Wildcard by Marie Lu | I love ethics-driven sci-fi

OVERALL: ★★★★/5

(Goodreads summary here.)

Hello again! Long time, no post because I’m a busy (albeit lazy) bee, so much so that I’m only just now writing a review for a book I read a month ago! I hate doing this, but I am happy to say that I remembered way more of my original thoughts than I expected to, so go me! With that in mind, this review may be a bit shorter and less put together than some of my others, but it is still an accurate reflection of my opinions. In short, sorry I stink at the whole “schedule” thing (being on top of everything? Don’t know her.) Without further ado, let’s review.

I am not sure if I’ve said it before, but Marie Lu has written some of my absolute favorite books and all of my favorite finales (*cough The Midnight Star cough*). Needless to say, I had some pretty high expectations for Wildcard. While Warcross was far from my favorite book or favorite book by Lu, I still thoroughly enjoyed it and couldn’t wait to see what happened in the sequel/finale. I’m happy to report that it met my expectations. But that’s about it. I really did like it, and there were even parts that I loved, but I wasn’t blown away. It is still very much a satisfying Marie Lu ending, which I have to give it credit for because I tend to be very critical of series finales. Anyway, let’s get into the nitty-gritty.

Minor spoilers for Warcross below, but nothing major from Wildcard.

I’ll be honest and say that I definitely could’ve done a better job of remembering the events and characters from Warcross before jumping into Wildcard. Some of it is definitely due to the fact that there was a whole year between when I read the two (I’m confident of this because I read them both while on my winter training trip), and I think my reading of Wildcard suffered a bit for it. I will admit that some of it is because I’m not sure that I really enjoyed Warcross as much as I thought it did. I know you obviously forget things over the course of a year, but I also know that I can remember vivid details from my favorite books that I read several years ago, which means it might have been more “meh” than I thought it was. Anyway, I spent a lot of the beginning trying to remember where Warcross left off and who was who and who did what. After a few chapters and a quick google search, I caught myself up. It just kind of sucked that I didn’t remember as much as I thought I did and had to spend so much energy and focus reminding myself what happened.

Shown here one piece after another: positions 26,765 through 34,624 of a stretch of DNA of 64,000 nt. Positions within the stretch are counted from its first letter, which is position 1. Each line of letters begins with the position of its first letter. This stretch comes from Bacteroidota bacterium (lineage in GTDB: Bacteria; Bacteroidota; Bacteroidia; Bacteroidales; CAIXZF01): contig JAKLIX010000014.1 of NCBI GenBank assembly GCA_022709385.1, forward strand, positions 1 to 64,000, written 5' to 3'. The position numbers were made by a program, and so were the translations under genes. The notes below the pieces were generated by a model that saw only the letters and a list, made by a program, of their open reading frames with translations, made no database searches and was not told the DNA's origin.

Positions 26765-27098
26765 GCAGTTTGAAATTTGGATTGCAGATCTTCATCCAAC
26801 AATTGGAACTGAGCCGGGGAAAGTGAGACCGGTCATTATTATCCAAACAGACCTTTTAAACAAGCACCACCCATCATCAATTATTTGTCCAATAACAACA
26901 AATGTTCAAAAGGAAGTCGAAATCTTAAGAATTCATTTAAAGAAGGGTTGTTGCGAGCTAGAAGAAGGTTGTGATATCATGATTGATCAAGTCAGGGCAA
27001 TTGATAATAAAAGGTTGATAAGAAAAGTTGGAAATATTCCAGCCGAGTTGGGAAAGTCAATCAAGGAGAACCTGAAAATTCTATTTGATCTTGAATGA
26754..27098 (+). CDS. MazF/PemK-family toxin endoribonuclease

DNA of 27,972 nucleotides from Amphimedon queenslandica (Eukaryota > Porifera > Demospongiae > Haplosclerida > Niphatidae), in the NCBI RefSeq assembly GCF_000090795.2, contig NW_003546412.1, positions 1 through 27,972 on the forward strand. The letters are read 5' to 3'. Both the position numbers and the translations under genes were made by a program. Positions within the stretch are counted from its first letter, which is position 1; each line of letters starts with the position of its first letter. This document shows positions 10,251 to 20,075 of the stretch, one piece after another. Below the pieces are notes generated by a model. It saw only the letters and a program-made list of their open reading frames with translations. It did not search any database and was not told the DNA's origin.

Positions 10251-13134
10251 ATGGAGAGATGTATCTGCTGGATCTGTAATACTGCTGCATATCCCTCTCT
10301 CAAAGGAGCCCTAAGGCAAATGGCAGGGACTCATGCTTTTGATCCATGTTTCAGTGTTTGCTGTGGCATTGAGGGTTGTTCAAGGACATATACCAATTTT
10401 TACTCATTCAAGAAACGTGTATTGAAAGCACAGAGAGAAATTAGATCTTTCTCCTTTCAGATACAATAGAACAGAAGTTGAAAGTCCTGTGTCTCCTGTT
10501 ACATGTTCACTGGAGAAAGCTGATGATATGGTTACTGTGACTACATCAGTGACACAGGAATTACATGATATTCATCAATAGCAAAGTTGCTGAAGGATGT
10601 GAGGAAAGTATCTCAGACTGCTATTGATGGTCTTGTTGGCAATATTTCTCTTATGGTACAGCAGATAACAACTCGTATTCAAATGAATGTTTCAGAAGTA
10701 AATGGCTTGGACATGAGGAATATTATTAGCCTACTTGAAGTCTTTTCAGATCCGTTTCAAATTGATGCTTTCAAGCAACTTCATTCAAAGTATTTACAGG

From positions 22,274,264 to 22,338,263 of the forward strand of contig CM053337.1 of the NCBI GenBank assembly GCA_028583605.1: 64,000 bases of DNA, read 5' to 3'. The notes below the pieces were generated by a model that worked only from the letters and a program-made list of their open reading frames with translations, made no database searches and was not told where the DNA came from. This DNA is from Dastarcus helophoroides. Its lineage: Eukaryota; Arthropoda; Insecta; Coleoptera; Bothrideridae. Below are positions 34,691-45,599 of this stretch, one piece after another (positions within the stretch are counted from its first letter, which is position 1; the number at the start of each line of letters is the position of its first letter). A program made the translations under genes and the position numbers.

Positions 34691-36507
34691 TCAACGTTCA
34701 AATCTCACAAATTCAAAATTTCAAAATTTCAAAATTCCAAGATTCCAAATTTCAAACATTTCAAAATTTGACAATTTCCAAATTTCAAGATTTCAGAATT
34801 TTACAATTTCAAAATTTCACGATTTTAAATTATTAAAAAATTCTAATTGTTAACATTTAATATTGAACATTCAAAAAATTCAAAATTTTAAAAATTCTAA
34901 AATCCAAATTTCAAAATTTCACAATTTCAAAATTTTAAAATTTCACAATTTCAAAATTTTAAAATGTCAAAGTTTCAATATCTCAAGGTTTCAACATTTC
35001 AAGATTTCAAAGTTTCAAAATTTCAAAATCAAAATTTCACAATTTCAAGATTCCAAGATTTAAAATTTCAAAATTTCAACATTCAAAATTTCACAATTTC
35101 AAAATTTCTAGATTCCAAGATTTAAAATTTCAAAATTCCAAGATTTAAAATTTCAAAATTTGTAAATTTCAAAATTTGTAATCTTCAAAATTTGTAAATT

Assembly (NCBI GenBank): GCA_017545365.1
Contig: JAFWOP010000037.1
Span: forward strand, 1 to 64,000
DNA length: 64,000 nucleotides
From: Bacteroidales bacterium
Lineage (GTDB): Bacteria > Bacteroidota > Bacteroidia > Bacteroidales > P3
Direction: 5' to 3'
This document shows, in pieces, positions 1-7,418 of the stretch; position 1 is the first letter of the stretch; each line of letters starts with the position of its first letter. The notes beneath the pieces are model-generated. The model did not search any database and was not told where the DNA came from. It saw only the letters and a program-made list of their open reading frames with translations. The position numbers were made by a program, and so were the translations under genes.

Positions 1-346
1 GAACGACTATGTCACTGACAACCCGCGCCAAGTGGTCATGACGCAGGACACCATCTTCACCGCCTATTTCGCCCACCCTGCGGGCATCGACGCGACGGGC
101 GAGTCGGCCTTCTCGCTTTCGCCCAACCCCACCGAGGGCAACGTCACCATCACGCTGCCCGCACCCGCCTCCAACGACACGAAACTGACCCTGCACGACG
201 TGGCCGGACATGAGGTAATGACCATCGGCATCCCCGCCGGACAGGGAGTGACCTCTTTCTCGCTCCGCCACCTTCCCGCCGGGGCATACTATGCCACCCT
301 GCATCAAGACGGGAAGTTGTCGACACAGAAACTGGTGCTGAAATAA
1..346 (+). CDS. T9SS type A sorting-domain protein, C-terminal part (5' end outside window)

I think some people were a little disappointed by the fact that we kind of stepped out of the virtual world of Warcross and into the real world of Warcross. I can totally understand that, because some of my favorite scenes in the first book were the battle scenes, but I think was more important for Lu to focus on the real world. The main drama in Wildcard is centered on the real-world implications of technology and the virtual world, something that I think is really essential to good sci-fi. The digital world doesn’t exist in a void; we may lose ourselves in digital worlds, but we also have to recognize that there is more to life than that, even in worlds that are centered on the virtual. Technology and its advancements have issues and consequences, and I think it’s important to acknowledge that, especially in near-future works like this. It also allows for a broader moral lesson that is very “with great power comes great responsibility”-esque, which is common but only because it’s relevant. I wish more sci-fi books took the time to distance themselves from virtual the way Lu does here.